Secondly, if you are clear that you indeed do need someone, then you need to very honestly, very rigorously ask yourself: "The person that I am right now choosing, is he really right for me?" To answer that question, you will have to move into the spiritual dimension.

When you want to answer whether that person is right for me, you need to know who you are, you need to know what your deepest desire is. And then you also need to know what would really fill that desire. 

So, you ask me - "Is live-in really an advancement?" Not quite, not quite. It is just another kind of marriage; just another kind of marriage.

Co-habitation is a sensitive thing—living with somebody.

One thing that really changes your life this way or that way, is the power of the company. When you are living with somebody, then that person gains enormous power to affect your life in all kinds of ways, and you too get that power.

So, it is both a vulnerability and responsibility.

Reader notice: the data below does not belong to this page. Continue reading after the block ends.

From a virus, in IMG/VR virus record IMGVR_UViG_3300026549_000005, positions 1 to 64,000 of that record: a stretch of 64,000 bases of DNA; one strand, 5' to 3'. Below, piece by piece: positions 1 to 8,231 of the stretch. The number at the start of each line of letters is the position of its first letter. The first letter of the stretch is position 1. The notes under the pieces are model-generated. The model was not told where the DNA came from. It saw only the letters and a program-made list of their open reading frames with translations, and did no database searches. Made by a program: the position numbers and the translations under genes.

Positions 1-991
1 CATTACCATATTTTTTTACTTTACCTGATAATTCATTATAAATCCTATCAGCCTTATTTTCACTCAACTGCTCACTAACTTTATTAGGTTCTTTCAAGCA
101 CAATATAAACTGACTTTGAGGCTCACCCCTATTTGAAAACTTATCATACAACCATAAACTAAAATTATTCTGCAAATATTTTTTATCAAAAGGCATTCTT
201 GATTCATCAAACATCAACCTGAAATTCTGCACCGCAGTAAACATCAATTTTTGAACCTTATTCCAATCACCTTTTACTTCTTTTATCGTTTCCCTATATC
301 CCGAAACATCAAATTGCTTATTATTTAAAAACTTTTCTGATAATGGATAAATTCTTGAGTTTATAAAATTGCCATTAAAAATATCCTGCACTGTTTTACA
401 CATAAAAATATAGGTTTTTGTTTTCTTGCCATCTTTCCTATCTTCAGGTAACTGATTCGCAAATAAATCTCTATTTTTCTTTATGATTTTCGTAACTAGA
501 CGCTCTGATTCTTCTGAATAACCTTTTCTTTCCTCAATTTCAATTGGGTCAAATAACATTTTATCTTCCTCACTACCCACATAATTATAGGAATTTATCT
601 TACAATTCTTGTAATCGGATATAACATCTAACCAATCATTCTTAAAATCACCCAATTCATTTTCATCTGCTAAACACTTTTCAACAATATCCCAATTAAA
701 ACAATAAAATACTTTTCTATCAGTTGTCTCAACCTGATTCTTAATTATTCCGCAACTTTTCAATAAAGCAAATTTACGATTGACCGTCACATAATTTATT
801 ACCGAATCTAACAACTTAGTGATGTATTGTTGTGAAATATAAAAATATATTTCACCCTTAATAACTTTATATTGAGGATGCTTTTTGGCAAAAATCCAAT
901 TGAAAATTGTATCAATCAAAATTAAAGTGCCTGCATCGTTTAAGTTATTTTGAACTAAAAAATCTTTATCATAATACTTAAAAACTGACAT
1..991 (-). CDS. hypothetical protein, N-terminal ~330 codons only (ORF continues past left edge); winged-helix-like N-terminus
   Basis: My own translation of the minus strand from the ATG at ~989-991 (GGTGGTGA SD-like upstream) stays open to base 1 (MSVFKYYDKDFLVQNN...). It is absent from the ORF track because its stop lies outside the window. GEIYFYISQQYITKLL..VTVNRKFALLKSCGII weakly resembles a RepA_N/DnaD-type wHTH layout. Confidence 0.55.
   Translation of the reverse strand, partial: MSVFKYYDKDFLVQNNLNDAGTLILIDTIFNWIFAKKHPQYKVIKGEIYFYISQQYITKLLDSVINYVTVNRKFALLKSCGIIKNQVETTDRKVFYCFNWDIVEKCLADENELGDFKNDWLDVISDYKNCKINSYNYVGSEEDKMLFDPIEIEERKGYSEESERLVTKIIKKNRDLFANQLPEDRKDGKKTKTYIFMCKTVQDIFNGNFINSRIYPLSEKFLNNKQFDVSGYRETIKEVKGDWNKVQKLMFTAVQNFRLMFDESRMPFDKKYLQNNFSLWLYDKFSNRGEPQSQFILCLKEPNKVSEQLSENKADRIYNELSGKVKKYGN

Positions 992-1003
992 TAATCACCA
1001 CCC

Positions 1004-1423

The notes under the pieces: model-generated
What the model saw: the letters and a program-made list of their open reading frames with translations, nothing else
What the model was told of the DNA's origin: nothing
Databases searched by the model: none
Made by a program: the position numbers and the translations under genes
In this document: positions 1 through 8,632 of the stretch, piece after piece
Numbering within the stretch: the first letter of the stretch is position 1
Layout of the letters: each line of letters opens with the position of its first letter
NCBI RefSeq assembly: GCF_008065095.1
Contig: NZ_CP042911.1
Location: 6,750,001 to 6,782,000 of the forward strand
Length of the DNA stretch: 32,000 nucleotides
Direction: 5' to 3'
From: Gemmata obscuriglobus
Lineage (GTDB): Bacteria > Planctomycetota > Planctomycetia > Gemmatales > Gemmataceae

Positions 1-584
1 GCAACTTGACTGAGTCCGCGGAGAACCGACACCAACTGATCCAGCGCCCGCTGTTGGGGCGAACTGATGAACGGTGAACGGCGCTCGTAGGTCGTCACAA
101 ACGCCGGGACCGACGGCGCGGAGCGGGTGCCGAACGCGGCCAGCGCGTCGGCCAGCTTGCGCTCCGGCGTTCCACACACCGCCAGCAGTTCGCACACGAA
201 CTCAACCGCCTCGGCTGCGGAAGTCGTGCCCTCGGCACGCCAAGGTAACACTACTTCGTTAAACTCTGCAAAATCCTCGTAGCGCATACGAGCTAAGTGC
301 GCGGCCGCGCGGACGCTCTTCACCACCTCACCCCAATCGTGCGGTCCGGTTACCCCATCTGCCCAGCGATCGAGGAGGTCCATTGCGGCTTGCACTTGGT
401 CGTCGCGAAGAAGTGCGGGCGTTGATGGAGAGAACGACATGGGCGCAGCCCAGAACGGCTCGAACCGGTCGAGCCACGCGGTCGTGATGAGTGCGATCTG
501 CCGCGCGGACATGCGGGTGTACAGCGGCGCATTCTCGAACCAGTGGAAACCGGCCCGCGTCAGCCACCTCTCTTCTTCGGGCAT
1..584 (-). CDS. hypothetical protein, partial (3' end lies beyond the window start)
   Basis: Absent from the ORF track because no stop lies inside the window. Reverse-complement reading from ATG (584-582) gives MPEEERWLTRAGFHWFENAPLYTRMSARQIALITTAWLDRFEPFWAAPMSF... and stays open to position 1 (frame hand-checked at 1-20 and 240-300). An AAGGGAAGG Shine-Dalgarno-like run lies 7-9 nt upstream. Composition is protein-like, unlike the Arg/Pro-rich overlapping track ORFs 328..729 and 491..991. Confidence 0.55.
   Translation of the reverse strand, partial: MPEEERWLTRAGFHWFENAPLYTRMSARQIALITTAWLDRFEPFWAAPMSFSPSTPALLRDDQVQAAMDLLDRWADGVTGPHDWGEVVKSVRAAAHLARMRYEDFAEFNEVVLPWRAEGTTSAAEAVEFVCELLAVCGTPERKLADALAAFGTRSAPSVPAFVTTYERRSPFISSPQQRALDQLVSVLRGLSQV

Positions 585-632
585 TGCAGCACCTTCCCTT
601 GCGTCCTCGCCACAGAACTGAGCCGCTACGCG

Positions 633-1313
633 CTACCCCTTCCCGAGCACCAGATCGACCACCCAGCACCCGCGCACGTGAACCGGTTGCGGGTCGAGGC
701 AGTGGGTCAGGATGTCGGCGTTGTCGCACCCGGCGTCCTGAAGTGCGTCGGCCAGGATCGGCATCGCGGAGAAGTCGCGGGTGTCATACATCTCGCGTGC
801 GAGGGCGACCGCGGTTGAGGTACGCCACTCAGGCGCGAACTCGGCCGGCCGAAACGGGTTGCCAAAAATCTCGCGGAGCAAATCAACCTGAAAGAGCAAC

You become responsible for the other person's upkeep. And you cannot do justice to that responsibility, if you are not a spiritually evolved person.

If you are someone who cannot take care of herself, how will you be sure that your presence, your company is not becoming influence of sickness on the other person? So, be very-very alert about co-habitation; just don't start living with anybody.

Be very- very conscious of your personal space. It is sacred, not everybody must be allowed to enter it.

I am not merely talking of the body; the mind is much- much more sacred than the body. The purity and such things of the body probably do not matter so much, but the mind must be kept virgin. Not every Tom, Dick, Harry must be allowed to touch your mind. Be very cautious.

Q:  That applies to your friends and families as well?

AP: That applies to your friends and families, everybody. Very-very good interjection, very good, very good. So, when you are talking of marriage and live-in, and such things, you must first of all be careful about your family members as well.